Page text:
On the twentieth anniversary of the genocide that burned to ashes Rwanda, Vincent Huck talks to John Munga, acting chief executive of the national accountancy body, built from scratch in the aftermath of the conflict

Twenty years ago, between April and June 1994, an estimated 800,000 Rwandans were killed in the space of 100 days. It all started on 6 April 1994, when the plane of president Habyarimana was shot down, unleashing violence built on decades of tensions between Hutu and Tutsi, the two main ethnic groups of Rwanda.

A hundred days later, while the international community and the former colonising powers had turned a blind eye on the genocide, the Rwandan Patriotic Front (RPF) led by Rwanda’s current president Paul Kagame entered Kigali, the capital city, stopped the genocide and took over a country in ruins.

The Institute of Certified Public Accountants of Rwanda (iCPAR) acting chief executive officer John Munga remembers: "At that time Kigali was a sad city where the buildings were shambolic and not painted. Everything was chaotic, the roads had potholes, some of the buildings had no roofs, there were no toilets, simple and basic things were not there."

But 20 years later Kigali has become an active metropolis with a strong urban planning and a booming economy. "Now things are in place and the city is continuously growing, with a lot of investments coming in," Munga says. "We have a very low corruption rate and there is no more insecurity."

The transformation of the capital city comes from the government’s development strategy for the country outlined in a program entitled Vision 2020. The aim of the program is to transform Rwanda from a low-income agriculture-based economy to a knowledge-based, service-oriented economy by 2020.

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And so far signs of results have been impressive. Between 2001 and 2012, Rwanda’s real GDP growth averaged 8.1% per annum, according to the World Bank. The poverty rate dropped from 59% in 2001 to 45% in 2011. Despite a sharp decline in aid in 2012, Rwanda’s economy grew by 8% and inflation was contained below 6%.

The Rwandan accounting profession also had to be started from scratch. iCPAR was established by law in 2008 and its secretariat actively started in 2011. "Up until then the profession wasn’t regulated," Munga says. "And up to today all the certified public accountants in Rwanda have qualifications from outside as we didn’t have local qualification."

But through a partnership with CPA Ireland, iCPAR has developed syllabus for two qualifications: certified public accountants and certified accounting technicians. The first qualifications are expected to be delivered in June 2015.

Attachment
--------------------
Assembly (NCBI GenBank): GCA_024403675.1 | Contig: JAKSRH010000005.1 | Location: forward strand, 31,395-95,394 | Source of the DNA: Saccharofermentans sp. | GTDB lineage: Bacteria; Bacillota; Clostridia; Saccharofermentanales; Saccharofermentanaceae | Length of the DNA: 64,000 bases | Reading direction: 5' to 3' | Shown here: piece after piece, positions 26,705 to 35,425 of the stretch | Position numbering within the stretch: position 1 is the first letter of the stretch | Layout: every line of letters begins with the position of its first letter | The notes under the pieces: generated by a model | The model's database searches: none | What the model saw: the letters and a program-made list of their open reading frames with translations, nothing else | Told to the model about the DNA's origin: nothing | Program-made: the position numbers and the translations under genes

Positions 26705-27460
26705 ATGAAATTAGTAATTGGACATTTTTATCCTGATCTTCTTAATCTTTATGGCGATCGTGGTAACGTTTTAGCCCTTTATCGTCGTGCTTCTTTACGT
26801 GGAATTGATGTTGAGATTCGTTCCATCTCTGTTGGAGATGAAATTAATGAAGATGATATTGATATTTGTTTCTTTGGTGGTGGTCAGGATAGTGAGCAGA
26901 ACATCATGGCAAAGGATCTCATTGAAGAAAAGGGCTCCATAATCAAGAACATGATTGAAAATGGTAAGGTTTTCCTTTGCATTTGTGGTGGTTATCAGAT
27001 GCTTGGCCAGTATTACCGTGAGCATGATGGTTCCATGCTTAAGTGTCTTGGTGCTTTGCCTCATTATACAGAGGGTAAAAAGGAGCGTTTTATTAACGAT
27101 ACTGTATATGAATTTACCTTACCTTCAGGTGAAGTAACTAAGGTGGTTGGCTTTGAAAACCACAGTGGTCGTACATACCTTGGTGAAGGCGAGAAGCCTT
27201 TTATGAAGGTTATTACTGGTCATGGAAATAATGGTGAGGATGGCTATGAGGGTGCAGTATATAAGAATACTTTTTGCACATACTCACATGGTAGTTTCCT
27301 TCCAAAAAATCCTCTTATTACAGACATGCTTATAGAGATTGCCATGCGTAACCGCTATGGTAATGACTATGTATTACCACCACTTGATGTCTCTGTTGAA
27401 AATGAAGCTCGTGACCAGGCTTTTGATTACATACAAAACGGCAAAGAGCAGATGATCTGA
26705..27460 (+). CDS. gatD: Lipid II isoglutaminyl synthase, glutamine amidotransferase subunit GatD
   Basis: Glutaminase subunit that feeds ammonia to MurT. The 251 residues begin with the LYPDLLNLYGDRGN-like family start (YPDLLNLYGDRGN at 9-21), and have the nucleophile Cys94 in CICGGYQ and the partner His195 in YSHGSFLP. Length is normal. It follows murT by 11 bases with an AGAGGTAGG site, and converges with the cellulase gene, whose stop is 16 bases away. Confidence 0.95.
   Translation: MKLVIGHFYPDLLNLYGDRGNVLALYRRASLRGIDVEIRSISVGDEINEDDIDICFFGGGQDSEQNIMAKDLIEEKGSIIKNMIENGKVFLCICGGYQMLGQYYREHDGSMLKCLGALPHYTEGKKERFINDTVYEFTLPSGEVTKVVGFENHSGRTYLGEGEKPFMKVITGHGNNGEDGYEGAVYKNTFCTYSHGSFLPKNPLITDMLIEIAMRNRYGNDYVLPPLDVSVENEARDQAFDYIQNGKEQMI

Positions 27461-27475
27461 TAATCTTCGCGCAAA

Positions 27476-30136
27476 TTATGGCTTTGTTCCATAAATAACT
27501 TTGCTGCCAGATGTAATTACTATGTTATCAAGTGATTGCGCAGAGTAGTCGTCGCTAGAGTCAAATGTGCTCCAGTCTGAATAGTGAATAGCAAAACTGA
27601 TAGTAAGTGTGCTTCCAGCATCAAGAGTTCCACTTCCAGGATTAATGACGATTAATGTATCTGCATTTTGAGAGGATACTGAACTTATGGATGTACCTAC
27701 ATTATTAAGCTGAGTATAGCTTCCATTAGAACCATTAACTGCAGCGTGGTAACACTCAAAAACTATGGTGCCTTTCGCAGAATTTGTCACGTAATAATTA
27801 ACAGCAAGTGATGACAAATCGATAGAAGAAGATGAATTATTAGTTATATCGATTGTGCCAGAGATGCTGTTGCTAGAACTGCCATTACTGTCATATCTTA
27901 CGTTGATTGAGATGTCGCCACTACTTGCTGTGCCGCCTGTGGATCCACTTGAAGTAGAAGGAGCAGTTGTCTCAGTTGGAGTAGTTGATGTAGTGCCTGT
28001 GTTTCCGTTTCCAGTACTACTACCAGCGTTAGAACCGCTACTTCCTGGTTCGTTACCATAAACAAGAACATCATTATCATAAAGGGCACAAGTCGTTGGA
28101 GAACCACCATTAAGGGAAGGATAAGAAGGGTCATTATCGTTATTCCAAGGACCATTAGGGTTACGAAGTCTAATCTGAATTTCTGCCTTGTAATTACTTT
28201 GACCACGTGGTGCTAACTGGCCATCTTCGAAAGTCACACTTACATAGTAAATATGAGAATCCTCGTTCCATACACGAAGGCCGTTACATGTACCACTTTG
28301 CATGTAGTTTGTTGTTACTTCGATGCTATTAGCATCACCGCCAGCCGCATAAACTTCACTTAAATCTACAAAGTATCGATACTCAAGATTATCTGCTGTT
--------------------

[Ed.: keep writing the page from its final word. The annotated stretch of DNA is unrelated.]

But qualified accountants weren’t the only thing missing for a flourishing accounting profession in Rwanda. "In this country even in the banks there was no culture of accounting and accountancy," Munga explains. "Bank statements were not relevant, so we had to start from scratch with everything from bookkeeping to auditing."

The government was no longer collecting taxes, he continues. "So equally the revenue and tax authority had to be built from the ground up."

iCPAR is also the regulator and to that effect, the secretariat established a Quality Assurance (QA) review system for auditors in Rwanda with the first cycle of reviews currently being performed in Q1 of 2014.

Even if the Rwandan profession is at its early age, Munga is confident that it will rise to become one of the leading professions on the continent. "Rwanda is a land of opportunity," he says. "We have a lot of people coming from the neighbouring countries to invest in our country. For example Ugandan and Kenyan universities have opened branches in Rwanda to fill the demand gap."

Rwanda is working to become a service hub in Africa, he continues. "This includes financial services and we already see people from Goma and Bukavu, cities in neighbouring Congo, crossing the border to open bank accounts in Rwandan banks."

Asked if Rwanda could serve as an example for the rest of the continent, Munga is quick to answer: "We already are an example, as I said a lot of people from across Africa are coming to Rwanda to learn. And to learn basic things, such as how not to litter your street."

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